One-piece Scoop Neck Asymmetrical Top
“Drape Drape” is the name of the Japanese pattern design company and you actually buy the entire pattern book (in this case Drape Drape 2) and it contains 14 different draping patterns, some lovely and others slightly weird.
If you read my previous post you’ll remember that my first attempt at making this was fine (although fiddly) up until the final pressing when I accidentally melted a huge hold into the front of the t-shirt! Oops! So after destroying the first top, I dived straight in and cut out another 2 tops (at the same time), different fabrics, and sewed away. Both were successful and I love them both so much.
The replacement to my melted top!
The orange version
You can really see the asymmetrical design of it with the 2 sleeves being completely different and not even the same length! The orange coloured top was much easier to sew and didn’t need any toilet paper backing (see my previous post about a trick I learnt to stop the wavy seams that sometimes happen with lightweight stretch fabrics). It worked so well under the overlocker and therefore took next to no time (not surprising really when you consider this was my third version in as many days!) to whip up! The fabric I used for the black top is unknown but semi sheer and very stretchy… The orange top was made of this:
I love how the fabric colour is called PAPRIKA – makes it look much nicer than orange!
I’ve gotta be honest and say that if it wasn’t for Sew Busy Lizzy’s version of this same top, I wouldn’t have even dreamt of buying the pattern. I mean, look at the photo in the pattern book:
To me this just looks like a boring, baggy t-shirt.
I know these days they don’t get models to smile because it’s all about the clothing (and not the model) but am I the only person who likes to see that the model is actually enjoying wearing the clothing she has on? Seriously, her body language just screams BORING and FRUMPY! grrrrrrr!!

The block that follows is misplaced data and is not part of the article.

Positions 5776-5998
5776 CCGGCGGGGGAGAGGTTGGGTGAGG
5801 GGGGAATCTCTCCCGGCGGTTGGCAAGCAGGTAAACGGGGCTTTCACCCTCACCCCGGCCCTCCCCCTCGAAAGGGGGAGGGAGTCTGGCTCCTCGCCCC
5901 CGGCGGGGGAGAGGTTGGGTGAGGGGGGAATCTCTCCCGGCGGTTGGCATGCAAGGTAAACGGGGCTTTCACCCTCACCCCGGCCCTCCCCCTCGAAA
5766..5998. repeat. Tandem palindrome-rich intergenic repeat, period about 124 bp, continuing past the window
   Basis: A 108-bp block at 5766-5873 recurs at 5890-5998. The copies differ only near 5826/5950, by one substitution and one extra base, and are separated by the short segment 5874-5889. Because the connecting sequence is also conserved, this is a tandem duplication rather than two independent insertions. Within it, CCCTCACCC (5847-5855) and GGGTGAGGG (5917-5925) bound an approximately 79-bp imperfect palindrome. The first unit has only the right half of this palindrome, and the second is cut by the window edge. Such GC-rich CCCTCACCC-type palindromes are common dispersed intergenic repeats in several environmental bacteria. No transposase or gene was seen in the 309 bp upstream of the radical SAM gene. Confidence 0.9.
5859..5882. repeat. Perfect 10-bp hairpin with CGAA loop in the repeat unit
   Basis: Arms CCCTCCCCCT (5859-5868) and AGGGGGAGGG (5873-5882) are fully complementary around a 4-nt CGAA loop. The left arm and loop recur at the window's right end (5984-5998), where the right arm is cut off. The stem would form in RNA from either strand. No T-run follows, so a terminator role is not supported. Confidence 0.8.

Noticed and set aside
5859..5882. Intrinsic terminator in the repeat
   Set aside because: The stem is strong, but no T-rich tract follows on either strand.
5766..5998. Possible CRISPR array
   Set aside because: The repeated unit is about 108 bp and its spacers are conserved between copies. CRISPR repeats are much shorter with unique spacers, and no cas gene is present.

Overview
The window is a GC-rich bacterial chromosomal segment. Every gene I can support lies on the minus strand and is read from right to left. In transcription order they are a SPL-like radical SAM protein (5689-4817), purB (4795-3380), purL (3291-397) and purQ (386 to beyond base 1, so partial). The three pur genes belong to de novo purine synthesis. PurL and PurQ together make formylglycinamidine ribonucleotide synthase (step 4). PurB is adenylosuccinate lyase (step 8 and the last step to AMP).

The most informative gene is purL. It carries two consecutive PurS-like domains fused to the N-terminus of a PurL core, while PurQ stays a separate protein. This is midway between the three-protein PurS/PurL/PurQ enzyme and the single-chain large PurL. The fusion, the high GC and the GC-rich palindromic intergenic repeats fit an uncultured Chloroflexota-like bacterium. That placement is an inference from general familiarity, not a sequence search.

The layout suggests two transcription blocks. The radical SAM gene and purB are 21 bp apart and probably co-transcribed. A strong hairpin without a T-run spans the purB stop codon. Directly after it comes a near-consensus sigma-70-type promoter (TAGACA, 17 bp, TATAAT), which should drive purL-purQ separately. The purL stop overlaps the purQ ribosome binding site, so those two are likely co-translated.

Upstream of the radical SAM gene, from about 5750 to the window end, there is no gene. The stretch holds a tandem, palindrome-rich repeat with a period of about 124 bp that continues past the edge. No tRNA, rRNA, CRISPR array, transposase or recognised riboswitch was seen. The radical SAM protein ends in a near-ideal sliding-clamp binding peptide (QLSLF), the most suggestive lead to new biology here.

The pattern is extremely unusual and it’s made up of just ONE pattern piece (oh, and the neck binding). Look at it here:
Unusual pattern, eh?
And then all you do is fold it down the middle like the next photo and follow the instructions in the booklet to sew it all up!
Very unusual shape once assembled…
I used the overlocker for the side seams and the shoulder seams and did the neck band differently to the instructions. Instead of cutting an 85cm length for the neck band, I cut it at about 65cm and made it into a loop, folded it in half and then stretched it to fit around the outside of the neck using my sewing machine’s overlocking stitch (you know, the “straight, straight, zig-zag” stitch). Folded the seam back into the shirt, ironed it (using a Rajah cloth) and then top stitched it to hold it into place. I made my first top according to the instructions and it was a lot more fiddly and I actually ended up hand stitching it which took a lot longer and still didn’t look nice and flat. I’m really happy with the way I did the other 2 tops. All other hems were sewn using twin needles.
Using a matching coloured thread I attached the neckband using the sewing machine.
To finish up, I’ll add a few different angles of the shirt for you to see…
This is where the fold is… (so no side seam on this side!)
I really love the neckline and the way the fabric drapes – so flattering and comfortable to wear. I think I might even alter current “normal” t-shirt pattern to have the same neckline as this. It sure feels nice to be wearing something new and unique again and while I’m on a roll, I will try to finish a dress that has been cut out for a couple of months already!!!
Oh, and the last 2 pics are so I can introduce you to my new pup named Zasha. The name is Russian and means “defender of people” and it suits her down to a tee! She’s the love of my life and there’s never a dull moment any more!
Meet Zasha… she’s now 14 weeks old
I think I just copped a kiss in this shot! xx
Happy sewing everyone!